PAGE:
Bucs defense makes adjustments after halftime
Ira Kaufman, The Tampa Tribune, published 1 October 2012

The defense of the Tampa Bay Buccaneers knew something had to change in the second half Sunday, especially the numbers on the scoreboard.

With quarterback Robert Griffin III keeping the Bucs off balance with misdirection plays and fellow rookie Alfred Morris shredding the league's top-rated defense for 75 yards in 11 carries, the Redskins held a 21-6 advantage, despite two missed field goals by Billy Cundiff.

"We didn't miss as many tackles in the second half and that was good because our tackling in the first half was terrible,'' said Bucs defensive end Michael Bennett. "It was just awful. Some plays I thought would go for two yards ended up going for 20. We were all to blame, every one of us. Those things shouldn't be happening to us.''

The Bucs made a few adjustments and wrapped up more securely after intermission, forcing Washington to punt on four of its first five possessions of the second half.

As Josh Freeman rallied Tampa Bay in the fourth quarter, capped by Connor Barth's go-ahead field goal with 1:42 remaining, the Bucs defense geared up for one last challenge against the NFL's No. 1 scoring attack. But when crunch time came, it was Griffin who emerged on top, driving the Redskins 56 yards in seven plays before Cundiff provided the game-winning kick for Washington's only points of the second half.

"They made plays and we didn't,'' said Bucs defensive tackle Gerald McCoy. "Griffin handled his business and showed great composure at the end. He didn't get flustered. He's going to be good for a long time.''

After the game, the rest of the Bucs took turns saluting Griffin's poise. "You've got to tip your hat to RG III,'' said Bucs middle linebacker Mason Foster. "Still, we can't have the game come down to one or two plays. We have to be a lot better at the start.''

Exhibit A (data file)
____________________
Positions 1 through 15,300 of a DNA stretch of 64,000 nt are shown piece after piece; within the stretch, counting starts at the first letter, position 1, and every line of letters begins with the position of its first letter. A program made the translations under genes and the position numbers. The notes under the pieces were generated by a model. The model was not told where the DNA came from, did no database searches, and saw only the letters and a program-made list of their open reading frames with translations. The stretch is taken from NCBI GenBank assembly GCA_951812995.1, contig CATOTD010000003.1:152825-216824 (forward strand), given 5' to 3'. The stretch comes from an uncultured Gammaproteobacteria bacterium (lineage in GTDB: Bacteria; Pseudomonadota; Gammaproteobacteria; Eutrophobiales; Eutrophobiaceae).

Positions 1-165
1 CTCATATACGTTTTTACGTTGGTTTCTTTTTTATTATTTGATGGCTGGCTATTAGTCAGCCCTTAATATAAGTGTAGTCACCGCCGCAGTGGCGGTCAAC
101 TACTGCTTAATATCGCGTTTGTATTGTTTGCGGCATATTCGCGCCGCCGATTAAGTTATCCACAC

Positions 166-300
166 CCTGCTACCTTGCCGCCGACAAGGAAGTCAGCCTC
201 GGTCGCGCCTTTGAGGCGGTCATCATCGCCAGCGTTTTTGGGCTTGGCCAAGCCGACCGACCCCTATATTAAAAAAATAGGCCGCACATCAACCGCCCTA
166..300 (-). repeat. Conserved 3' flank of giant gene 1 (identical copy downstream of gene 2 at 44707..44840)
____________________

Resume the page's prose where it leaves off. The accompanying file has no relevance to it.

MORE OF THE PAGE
The Redskins used a variety of formations and moved Griffin around to capitalize on his unique mobility. Washington wasn't above trying a little trickery, too. On the last play of the third quarter, Griffin handed off to wide receiver Brandon Banks, who veered left before throwing a lateral pass back to Griffin on the right side. Griffin found tight end Niles Paul for a 30-yard gain on third-and-9 and the call on the field was upheld after the Bucs challenged that the pass to Griffin was also a forward pass.

Morris, a sixth-round pick out of Florida Atlantic, shook off Buc defenders in his wake as he finished with 113 yards in 21 carries against a defense that had been allowing only 2.3 yards per rush.

"In the first half, I thought Alfred played unbelievably,'' said Redskins coach Mike Shanahan. "I thought Tampa Bay's defense stepped it up in the second half. That's a heck of a defensive front seven. They play the run extremely well and for us to have that type of success is a credit to our guys.''

The Redskins used a balanced attack in rolling up 474 yards, but they knew they were challenged by a Buc team that suffered its third consecutive bitter setback each by seven points or less. "I think the Bucs have a heck of a ballclub,'' said Washington center Will Montgomery. "That's the toughest defense we've faced all year. With guys like McCoy, Roy Miller and Bennett up front, that team has studs across the board.''